The Canada Pension Plan is a retirement plan that all working Canadians must pay into. It’s similar to Social Security in the U.S.
Right now roughly 5% of my gross salary up to ~$50K goes to pay for my CPP premium, and my employer matches this amount. If I work all the way to 65 years old and retire then I would receive about $12,000 a year of CPP benefits in today’s dollars because the payout is indexed to inflation. CPP benefits are not income tested, so how much income I make in retirement from other sources does not affect my CPP payments 🙂 This is different than Old Age Security (OAS)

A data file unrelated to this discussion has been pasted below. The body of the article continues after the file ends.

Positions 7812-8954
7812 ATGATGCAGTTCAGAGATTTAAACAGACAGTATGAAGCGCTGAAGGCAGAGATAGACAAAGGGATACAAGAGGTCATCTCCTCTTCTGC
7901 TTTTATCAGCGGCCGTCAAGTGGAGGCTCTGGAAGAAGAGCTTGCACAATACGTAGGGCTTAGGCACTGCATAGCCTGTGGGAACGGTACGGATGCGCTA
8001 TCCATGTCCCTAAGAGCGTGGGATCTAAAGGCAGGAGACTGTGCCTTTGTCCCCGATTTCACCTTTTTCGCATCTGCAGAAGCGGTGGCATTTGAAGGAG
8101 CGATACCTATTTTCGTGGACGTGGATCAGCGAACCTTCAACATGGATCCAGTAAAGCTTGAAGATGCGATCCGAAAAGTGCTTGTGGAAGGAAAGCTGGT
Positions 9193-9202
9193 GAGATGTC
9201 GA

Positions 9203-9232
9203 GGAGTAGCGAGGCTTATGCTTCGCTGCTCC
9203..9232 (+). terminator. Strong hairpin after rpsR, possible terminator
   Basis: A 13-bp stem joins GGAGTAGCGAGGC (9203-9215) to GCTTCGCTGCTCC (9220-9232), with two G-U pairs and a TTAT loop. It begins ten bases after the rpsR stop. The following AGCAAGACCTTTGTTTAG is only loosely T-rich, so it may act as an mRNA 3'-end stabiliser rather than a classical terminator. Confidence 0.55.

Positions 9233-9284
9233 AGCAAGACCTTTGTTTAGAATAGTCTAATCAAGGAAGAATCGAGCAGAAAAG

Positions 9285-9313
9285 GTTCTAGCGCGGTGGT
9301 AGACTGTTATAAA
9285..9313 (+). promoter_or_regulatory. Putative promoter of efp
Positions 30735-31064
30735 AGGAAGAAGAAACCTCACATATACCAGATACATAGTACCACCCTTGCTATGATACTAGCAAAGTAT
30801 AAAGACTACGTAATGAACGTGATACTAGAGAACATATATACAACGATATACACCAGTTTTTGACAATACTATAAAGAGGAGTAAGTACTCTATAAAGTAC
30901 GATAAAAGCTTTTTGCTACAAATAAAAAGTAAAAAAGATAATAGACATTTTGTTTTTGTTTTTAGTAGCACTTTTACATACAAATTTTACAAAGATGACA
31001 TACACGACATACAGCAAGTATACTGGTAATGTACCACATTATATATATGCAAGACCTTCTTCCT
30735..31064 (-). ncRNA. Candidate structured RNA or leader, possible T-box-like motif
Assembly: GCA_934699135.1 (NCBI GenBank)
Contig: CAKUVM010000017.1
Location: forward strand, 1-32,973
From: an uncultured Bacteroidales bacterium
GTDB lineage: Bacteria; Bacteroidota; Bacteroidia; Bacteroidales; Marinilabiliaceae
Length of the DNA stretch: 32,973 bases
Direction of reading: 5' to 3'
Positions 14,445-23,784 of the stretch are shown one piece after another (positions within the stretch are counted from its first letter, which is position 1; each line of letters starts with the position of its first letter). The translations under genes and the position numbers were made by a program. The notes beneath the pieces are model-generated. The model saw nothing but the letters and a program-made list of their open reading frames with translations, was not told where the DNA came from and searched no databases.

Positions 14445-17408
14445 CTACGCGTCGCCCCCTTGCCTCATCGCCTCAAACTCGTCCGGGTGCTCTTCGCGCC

With an aging population in Canada, many are concerned about poverty in the senior community. A few provinces are starting to talk about expanding the CPP. They want current workers to pay more into the CPP system so when they retire they will receive more benefits. I think a lot of Canadians can benefit by increasing their pension plan. But I’m not sure expanding the CPP is the right way to do it.
For example, if I want to retire at age 45 then I have to wait another 15 years before I can apply for CPP benefits. The earliest someone can receive CPP payments is at age 60 so it’s not up to the individual when they want to retire. The other issue is since employers have to match their worker’s contributions, higher CPP premiums will mean a higher payroll tax for businesses.
Perhaps the best solution is a voluntary government pension system on top of the current system without increasing CPP. I suppose we shall see what happens in time.